A long time is generally required for soil formation. The length of time depends largely on the other four soil-forming factors. Presumably, under a good vegetative cover and the most favorable climate, the formation of a single inch of topsoil from the raw material of the subsoil takes from 200 to 1,000 years. The formation of Huerhuero and Rincon soils, for example, which have a strongly developed subsoil, or Chesterton soils, which have a silica- cemented hardpan, indicates a million or more years of soil-building processes. Soils that have been in place for a relatively short time have not yet been influenced enough by the other soil-forming factors to have developed well-defined and genetically related horizons. Examples are Anacapa, Garretson, and Pico soils, which formed in recent alluvium. Time is directly related to relief for young soils in areas where soil material is removed by erosion nearly as fast as it forms. Young soils on steep slopes, such as Arnold, Balcom, Castaic, Gaviota, Nacimiento, and Saugus soils, lack well- developed horizons.
Processes of Soil Formation
The accumulation of organic matter, the solution, transfer, and reprecipitation of calcium carbonate and bases, the liberation, reduction, and transfer of iron, and the formation and translocation of silicate clay minerals have been active processes in the formation of the soils of the Ventura Area.
Accumulation of organic matter in the surface layer of the soils has been an important process in the formation of an Al horizon. In general, the soils that formed under dense vegetation and have the thickest, darkest colored Al horizon are highest in organic-matter content.
Leaching of carbonates from the upper horizons has occurred in a few soils in the Area, Generally this process precedes translocation of silicate clay minerals. The Huerhuero soil is an example of a soil that has been leached of carbonates to a depth below the accumulated silicate clay minerals.
Silicate clay accumulates in pores and forms bridges across sand grains and films on surfaces along which water moves. In the soils of this Area, the leaching of bases and the translocation of silicate clays are among the more important processes of horizon differentiation. The Hambright soil is an example of a soil that has a minimum of translocated clay. In contrast, the Huerhuero soil an example of a soil that has maximum clay translocation.
The reduction of iron, a process called gleying, results in mottled or olive and gray colors. Gleying is associated with poorly drained soils, such as Camarillo and Pacheco soils.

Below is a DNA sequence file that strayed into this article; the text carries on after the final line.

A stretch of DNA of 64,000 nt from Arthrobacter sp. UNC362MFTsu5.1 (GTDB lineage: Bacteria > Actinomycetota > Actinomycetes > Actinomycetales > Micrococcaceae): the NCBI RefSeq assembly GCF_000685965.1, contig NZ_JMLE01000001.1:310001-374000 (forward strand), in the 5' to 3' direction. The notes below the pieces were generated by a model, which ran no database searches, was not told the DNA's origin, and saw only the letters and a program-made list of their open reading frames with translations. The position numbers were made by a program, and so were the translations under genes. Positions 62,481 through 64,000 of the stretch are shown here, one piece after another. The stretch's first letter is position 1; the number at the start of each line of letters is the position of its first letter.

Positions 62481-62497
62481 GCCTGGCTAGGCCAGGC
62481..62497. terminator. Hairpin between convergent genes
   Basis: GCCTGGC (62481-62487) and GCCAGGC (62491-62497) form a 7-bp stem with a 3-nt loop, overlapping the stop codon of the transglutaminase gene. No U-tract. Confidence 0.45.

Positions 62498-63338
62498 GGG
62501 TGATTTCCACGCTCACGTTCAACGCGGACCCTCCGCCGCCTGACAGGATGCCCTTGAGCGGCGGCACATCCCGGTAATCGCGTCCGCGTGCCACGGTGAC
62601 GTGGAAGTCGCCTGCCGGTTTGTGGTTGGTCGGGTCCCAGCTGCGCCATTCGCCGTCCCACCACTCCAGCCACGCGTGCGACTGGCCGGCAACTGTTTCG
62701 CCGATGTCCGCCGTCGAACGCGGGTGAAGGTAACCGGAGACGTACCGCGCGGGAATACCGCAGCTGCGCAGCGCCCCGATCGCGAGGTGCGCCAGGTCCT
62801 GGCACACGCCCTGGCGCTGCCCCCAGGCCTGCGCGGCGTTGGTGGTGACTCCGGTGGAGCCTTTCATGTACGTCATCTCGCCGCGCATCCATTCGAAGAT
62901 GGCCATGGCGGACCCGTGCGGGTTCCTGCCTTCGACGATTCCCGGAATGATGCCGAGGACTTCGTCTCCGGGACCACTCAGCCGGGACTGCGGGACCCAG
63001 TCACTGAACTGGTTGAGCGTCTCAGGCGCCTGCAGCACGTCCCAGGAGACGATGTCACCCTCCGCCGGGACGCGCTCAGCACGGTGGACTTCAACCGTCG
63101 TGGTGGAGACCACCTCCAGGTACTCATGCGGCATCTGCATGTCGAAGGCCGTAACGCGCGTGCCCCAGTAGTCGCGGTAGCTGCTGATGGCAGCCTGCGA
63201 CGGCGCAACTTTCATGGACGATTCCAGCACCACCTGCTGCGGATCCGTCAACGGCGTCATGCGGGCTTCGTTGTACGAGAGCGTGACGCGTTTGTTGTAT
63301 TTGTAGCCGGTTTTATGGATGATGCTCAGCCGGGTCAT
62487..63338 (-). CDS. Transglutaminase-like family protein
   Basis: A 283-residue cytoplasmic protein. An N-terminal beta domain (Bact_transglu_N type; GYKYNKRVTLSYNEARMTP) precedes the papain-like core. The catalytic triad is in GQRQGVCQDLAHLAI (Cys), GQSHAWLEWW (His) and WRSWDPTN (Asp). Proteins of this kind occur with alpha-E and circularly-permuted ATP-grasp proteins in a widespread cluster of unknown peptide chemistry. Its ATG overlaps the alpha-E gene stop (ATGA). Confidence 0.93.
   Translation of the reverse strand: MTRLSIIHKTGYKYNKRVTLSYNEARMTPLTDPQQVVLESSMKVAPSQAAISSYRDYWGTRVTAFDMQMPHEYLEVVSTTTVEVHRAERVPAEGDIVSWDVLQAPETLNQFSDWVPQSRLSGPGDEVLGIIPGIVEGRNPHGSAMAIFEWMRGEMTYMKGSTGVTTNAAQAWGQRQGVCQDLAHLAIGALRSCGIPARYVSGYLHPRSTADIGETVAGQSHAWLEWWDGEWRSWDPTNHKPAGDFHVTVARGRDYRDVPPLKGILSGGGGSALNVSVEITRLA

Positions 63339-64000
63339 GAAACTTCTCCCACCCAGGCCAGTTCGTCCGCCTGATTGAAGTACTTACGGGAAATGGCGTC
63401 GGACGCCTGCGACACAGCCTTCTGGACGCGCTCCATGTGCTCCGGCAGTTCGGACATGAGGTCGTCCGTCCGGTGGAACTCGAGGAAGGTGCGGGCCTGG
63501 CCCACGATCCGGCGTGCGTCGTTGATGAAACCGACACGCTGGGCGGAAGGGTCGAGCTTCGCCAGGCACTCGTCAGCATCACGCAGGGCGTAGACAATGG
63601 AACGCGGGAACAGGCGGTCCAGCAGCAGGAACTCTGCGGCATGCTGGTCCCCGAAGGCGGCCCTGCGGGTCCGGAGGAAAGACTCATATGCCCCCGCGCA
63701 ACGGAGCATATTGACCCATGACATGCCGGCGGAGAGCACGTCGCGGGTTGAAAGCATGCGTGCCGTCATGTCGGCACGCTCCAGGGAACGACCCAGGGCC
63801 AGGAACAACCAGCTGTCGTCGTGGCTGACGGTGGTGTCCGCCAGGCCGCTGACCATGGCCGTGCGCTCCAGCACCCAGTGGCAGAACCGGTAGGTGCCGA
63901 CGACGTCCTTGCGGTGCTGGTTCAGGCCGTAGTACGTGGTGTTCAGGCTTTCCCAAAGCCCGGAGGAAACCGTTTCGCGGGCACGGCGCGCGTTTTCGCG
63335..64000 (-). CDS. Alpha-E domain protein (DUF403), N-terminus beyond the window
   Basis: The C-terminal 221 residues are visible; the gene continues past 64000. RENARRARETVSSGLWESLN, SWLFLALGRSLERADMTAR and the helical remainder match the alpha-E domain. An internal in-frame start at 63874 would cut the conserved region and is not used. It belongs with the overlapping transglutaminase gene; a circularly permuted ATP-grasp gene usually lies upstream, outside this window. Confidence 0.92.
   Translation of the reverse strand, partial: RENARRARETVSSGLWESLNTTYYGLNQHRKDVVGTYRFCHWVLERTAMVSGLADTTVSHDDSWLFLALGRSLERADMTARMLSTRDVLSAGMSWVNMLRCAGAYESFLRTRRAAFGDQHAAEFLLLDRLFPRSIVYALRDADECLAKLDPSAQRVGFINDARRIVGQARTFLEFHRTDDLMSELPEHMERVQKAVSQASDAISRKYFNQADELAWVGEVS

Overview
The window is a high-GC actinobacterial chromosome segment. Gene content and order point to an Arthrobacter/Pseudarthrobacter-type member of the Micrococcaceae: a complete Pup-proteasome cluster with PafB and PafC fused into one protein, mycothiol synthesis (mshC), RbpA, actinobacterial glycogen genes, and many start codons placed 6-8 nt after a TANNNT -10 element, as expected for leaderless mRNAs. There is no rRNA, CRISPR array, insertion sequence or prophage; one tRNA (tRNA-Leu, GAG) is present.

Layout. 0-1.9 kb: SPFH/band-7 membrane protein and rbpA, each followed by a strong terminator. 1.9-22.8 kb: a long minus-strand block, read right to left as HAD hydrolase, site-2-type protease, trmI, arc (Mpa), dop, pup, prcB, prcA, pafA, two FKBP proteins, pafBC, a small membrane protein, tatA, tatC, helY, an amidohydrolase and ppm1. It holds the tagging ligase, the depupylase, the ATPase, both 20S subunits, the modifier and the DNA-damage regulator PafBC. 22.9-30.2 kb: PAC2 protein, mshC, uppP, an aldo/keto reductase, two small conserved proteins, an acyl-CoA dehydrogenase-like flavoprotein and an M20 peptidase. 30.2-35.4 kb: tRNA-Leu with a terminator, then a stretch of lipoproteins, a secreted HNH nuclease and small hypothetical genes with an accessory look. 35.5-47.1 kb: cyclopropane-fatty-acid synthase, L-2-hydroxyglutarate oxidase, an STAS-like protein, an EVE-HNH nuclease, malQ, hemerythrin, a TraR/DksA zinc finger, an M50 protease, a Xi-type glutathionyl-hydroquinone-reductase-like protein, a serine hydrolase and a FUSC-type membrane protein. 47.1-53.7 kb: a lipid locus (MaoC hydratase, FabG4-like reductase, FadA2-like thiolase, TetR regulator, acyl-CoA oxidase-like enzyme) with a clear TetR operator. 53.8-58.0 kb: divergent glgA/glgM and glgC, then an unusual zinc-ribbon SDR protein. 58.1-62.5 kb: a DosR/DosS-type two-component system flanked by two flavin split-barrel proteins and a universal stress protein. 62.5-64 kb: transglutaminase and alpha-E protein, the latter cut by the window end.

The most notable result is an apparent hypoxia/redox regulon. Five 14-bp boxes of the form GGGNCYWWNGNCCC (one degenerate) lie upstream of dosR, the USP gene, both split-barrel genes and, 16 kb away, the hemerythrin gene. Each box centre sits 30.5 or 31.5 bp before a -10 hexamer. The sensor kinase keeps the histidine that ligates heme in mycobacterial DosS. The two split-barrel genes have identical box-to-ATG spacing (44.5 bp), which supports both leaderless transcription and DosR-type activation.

Classification of the Soils
Classification consists of an orderly grouping of soils according to a system designed to make it easier to remember soil characteristics and interrelationships. Classification is useful in organizing and applying the results of experience and research. Soils are placed in narrow classes for discussion in detailed soil surveys and for application of knowledge within farms and fields. The many thousands of narrow classes are then grouped into progressively fewer and broader classes in successively higher categories, so that information can be applied to geographic areas.
Two systems of classifying soils have been used in the United States in recent years. The older system was adopted in 1938 (2) and revised later (9). The system currently used by the National Cooperative Soil Survey was adopted in 1965 (11). It is under continual study. Readers interested in the development and application of the system should refer the latest literature available (6, 7).
The current system of classification has six categories. Beginning with the most inclusive, the categories are the order, the suborder, the great group, the subgroup, the family, and the series. The criteria for classification are soil properties that are observable or measurable, but the properties selected so that soils of similar genesis are grouped together. The placement of some soil series in the current system of classification, particularly in families, may change as more precise information becomes available.
Table 7 shows the classification of each soil series of the Ventura Area by family, subgroup, order, according to the current system.
A detailed description of each soil series represented in the Ventura Area is given in the section ‘Descriptions of the Soils.”
TABLE 7.--SOIL SERIES CLASSIFIED ACCORDING TO THE CURRENT SYSTEM OF CLASSIFICATION
Series
Family
Subgroup
Order
Anacapa
Coarse-loamy, mixed, thermic
Calcic Pachic Haploxerolls
Mollisols
Arnold
Mixed, thermic
Typic Xeropsamments
Entisols
Azule
Fine, montmorillonitic, thermic
Mollic Haploxeralfs
Alfisols
Balcom
Fine-silty, mixed, calcareous, thermic
Typic Xerorthents
Entisols
Calleguas
Loamy-skeletal, mixed, calcareous, thermic
Lithic Xerorthents
Entisols
Camarillo
Fine-loamy, mixed, calcareous, thermic
Aquic Xerofluvents
Entisols
Castaic
Fine-silty, mixed, nonacid, thermic
Typic Xerorthents
Entisols
Chesterton 1/
Fine, montmorillonitic, thermic
Abruptic Durixeralfs
Alfisols
Cibo
Fine, montmorillonitic, thermic
Typic Chromoxererts
Vertisols
Corraljtos
Mixed, thermic
Typic Xeropsamments
Entisols
Cortina
Loamy-skeletal, mixed, nonacid, thermic
Typic Xerofluvents
Entisols
Cropley
Fine, montmorillonitic, thermic
Chromic Pelloxererts
Vertisols
Cropley, calcareousvariant
Fine,montmorillonitic, thermic
Chromic Pelloxererts
Vertisols
Diablo
Fine, montmorillonitic, thermic
Chromic Pelloxererts
Vertisols
Garretson
Fine-loamy, mixed, nonacid, thermic
Typic Xerorthents
Entisols
Garretson, calcareous variant
Fine-silty, mixed, calcareous, thermic
Typic Xerorthents
Entisols
Gaviota
Loamy, mixed, nonacid, thermic
Lithic Xerorthents
Entisols
Gazos 1/
Fine-loamy, mixed, thermic
Typic Haploxerolls
Mollisols
Gilroy
Fine-loamy, mixed, thermic
Typic Argixerolls
Mollisols
Hambright
Loamy-skeletal, mixed, thermic
Lithic Haploxerolls
Mollisols
Hueneme
Coarse-loamy, mixed, calcareous, thermic
Aquic Xerofluvents
Entisols
Huerhuero
Fine, montmorillonitic, thermic
Haplic Natrixeralfs
Alfisols
Kimball
Fine, montmorillonitic, thermic
Mollic Palexeralfs
Alfisols
Linne
Fine-loamy, mixed, thermic
Calcic Pachic Haploxerolls
Mollisols
Lodo
Loamy, mixed, thermic
Lithic Haploxerolls
Mollisols
Los Osos
Fine, montmorillonitic, thermic
Typic Argixerolls
Mollisols
Malibu
Fine, montmorillonitic, thermic
Abruptic Palexeralfs
Mollisols
Metz
Sandy, mixed, thermic
Typic Xerorthents
Entisols